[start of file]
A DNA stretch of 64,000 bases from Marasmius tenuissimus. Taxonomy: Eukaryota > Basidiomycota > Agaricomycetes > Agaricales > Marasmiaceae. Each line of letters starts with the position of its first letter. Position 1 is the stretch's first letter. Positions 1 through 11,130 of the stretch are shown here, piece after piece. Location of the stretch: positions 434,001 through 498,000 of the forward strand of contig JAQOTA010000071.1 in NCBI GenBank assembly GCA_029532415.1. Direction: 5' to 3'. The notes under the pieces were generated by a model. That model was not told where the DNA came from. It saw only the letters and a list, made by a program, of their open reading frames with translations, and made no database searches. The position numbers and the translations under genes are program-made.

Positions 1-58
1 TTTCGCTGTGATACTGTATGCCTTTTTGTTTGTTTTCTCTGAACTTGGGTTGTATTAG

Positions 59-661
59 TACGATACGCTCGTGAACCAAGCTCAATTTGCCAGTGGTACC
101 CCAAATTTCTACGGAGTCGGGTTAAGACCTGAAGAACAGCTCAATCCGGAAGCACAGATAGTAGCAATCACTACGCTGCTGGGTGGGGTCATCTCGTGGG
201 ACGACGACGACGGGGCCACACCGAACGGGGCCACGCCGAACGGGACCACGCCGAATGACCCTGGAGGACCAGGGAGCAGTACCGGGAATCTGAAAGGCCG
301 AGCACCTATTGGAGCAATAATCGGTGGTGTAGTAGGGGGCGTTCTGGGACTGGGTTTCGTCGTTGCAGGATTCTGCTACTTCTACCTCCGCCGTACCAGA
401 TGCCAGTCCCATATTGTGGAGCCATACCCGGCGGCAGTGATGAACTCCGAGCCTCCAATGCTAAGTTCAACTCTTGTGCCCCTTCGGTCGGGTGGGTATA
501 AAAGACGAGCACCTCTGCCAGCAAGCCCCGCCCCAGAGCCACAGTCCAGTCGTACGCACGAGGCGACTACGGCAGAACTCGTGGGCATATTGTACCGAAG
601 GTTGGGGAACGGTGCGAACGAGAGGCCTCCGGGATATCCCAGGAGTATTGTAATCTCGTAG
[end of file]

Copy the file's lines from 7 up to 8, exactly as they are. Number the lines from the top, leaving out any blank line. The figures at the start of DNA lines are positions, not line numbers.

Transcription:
201 ACGACGACGACGGGGCCACACCGAACGGGGCCACGCCGAACGGGACCACGCCGAATGACCCTGGAGGACCAGGGAGCAGTACCGGGAATCTGAAAGGCCG
301 AGCACCTATTGGAGCAATAATCGGTGGTGTAGTAGGGGGCGTTCTGGGACTGGGTTTCGTCGTTGCAGGATTCTGCTACTTCTACCTCCGCCGTACCAGA